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SpaceX rocket launch at Vandenberg delayed

SpaceX Dragon cargo ship returns to Earth

A SpaceX Dragon capsule, containing more than 3,700 pounds of experiments and hardware, left the International Space Station on May 11, 2016. It's the first spacecraft in a year to return with cargo from the space station. NASA captured the moment
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A SpaceX Dragon capsule, containing more than 3,700 pounds of experiments and hardware, left the International Space Station on May 11, 2016. It's the first spacecraft in a year to return with cargo from the space station. NASA captured the moment

The return to flight for the Falcon 9 rocket will wait at least a day longer at Vandenberg Air Force Base.

The Space Exploration Technologies rocket launch has been postponed until at least Monday, one day later than initially planned.

While officials announced at the start of week their plans to aim for a 10:28 a.m. Sunday departure, notices warning boaters and pilots of an upcoming launch now say the mission is targeting Monday, Jan. 9.

The one-day delay means the launch time is expected to be a few minutes earlier to ensure the satellites are placed where needed in space.

As a precaution before each launch, Vandenberg sends out notices to mariners and pilots about areas to avoid due to a rocket launch or missile test from the base.

The one-day slip comes as SpaceX crews attempt to conduct a countdown rehearsal and engine test firing at Vandenberg.

During the test, the engines will ignite before turning off seconds later, while the rocket remains anchored to the launch pad.

That test reportedly was planned for Tuesday, according to employee posts on Internet forums, but had not occurred.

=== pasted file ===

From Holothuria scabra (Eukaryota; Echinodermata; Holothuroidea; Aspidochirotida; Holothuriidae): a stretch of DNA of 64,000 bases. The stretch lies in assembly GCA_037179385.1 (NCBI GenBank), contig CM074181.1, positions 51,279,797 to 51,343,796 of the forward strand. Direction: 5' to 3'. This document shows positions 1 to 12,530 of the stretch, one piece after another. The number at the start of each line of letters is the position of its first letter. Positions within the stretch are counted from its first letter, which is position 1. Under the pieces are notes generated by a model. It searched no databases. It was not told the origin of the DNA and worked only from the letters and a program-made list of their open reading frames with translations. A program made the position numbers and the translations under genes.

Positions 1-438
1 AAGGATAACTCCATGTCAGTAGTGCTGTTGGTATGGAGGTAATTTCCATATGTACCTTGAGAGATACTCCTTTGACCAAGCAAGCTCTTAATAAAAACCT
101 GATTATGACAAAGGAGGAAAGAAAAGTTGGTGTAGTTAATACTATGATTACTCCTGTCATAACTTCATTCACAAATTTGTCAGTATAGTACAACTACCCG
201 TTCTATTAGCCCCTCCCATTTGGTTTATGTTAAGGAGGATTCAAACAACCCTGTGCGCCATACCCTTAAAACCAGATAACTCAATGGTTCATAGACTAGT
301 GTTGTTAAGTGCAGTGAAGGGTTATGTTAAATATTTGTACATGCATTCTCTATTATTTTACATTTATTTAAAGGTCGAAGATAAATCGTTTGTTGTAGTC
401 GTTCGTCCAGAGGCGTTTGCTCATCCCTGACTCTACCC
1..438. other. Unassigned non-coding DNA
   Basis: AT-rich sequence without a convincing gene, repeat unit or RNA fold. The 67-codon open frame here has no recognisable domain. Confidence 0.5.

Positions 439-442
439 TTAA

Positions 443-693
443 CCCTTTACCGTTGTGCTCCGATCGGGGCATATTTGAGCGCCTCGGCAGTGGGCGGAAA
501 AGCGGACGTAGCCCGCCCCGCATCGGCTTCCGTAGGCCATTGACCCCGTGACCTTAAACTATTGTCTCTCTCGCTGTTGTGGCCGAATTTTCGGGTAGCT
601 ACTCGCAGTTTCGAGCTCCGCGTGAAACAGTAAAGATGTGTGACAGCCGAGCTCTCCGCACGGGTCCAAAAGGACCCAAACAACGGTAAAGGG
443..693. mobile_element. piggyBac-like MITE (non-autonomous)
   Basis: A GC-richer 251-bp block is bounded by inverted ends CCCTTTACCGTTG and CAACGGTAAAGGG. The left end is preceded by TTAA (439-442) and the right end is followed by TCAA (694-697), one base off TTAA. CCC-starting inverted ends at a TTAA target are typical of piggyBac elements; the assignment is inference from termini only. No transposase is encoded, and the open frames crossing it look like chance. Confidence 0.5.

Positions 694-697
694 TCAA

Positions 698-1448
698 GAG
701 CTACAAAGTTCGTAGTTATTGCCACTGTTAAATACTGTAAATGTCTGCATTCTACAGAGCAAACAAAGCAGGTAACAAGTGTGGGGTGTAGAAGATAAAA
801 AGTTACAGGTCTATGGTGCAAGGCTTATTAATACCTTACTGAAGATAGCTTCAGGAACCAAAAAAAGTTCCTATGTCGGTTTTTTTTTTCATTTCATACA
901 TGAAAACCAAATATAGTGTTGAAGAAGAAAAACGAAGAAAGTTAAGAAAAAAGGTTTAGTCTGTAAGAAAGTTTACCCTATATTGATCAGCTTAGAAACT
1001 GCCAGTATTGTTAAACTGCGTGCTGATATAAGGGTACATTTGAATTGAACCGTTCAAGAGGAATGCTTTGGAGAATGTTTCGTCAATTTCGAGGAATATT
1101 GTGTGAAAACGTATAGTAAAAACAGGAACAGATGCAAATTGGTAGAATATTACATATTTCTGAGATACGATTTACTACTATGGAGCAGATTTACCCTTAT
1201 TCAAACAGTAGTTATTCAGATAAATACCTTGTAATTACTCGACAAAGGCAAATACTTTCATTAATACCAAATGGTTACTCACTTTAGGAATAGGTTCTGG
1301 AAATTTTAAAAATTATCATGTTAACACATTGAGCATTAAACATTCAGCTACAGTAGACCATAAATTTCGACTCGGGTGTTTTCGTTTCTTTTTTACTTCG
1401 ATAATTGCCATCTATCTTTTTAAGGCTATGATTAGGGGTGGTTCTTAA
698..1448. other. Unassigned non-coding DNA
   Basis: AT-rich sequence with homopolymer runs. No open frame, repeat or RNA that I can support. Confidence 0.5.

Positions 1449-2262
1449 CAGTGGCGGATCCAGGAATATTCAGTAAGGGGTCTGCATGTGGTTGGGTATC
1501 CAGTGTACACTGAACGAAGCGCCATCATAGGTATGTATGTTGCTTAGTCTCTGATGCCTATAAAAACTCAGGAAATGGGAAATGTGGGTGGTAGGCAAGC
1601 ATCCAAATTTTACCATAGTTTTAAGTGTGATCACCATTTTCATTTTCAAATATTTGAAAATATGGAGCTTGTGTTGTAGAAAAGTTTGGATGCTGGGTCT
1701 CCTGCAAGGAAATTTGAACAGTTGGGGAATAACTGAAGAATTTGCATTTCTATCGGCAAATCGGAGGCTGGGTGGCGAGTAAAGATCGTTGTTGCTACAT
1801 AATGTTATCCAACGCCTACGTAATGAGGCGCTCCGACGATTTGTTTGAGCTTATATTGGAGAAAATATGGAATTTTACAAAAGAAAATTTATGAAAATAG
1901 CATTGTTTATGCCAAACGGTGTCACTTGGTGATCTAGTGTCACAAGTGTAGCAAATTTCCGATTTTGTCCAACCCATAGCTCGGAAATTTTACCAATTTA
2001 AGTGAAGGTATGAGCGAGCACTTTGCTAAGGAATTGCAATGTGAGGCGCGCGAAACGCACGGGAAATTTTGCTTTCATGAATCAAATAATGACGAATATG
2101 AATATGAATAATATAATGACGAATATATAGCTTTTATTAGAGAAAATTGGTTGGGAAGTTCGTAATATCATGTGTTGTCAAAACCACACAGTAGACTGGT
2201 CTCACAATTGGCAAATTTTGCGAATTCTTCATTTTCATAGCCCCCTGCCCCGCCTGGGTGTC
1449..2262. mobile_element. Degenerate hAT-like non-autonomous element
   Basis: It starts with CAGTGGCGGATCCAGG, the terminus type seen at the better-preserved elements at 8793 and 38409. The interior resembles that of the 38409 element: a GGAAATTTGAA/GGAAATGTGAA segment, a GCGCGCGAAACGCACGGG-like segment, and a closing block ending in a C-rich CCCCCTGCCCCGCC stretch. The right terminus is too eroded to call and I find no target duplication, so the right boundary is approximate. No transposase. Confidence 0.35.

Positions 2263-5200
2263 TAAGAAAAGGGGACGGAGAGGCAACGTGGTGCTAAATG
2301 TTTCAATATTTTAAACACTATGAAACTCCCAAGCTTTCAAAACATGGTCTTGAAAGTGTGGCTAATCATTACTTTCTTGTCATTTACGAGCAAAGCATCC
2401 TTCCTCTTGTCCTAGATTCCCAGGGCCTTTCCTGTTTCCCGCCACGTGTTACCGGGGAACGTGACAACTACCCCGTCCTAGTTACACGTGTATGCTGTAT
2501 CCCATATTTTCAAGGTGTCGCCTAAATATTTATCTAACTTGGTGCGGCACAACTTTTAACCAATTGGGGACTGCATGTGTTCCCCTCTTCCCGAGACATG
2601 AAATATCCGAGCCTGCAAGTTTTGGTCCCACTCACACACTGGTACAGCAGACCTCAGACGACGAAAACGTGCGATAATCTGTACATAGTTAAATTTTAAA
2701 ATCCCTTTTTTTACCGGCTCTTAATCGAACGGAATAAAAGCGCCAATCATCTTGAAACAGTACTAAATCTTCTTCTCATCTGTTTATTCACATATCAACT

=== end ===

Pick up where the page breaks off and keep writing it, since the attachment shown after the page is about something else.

During a similar test Sept. 1 in Florida, a flaw in the design led to an explosion of the rocket that destroyed its payload.

Since then, engineers have been sifting through data to pinpoint the likely cause of this mishap.

On Jan. 2, officials announced the results of the failure review, short- and long-term fixes and the planned Sunday launch attempt, although the mission still needs Federal Aviation Administration approval.

“The FAA has received the mishap investigation report from SpaceX and it is under review,” Hank Price, spokesman for the FAA’s Office of Commercial Space Transportation, said Wednesday. “The FAA continues to work closely with SpaceX as they conduct the investigation and prepare for future Falcon 9 launches, in compliance with all applicable regulations and license requirements.

“The FAA has not yet issued a license to SpaceX for a launch in January,” Price added.

The Falcon rocket will carry 10 Iridium Next satellites, the first set for a second-generation constellation of craft for the satellite-phone system.

Noozhawk is a Santa Barbara-based news website. North County editor Janene Scully can be reached at jscully@noozhawk.com.

A SpaceX Dragon capsule, containing more than 3,700 pounds of experiments and hardware, left the International Space Station on May 11, 2016. It's the first spacecraft in a year to return with cargo from the space station. NASA captured the moment

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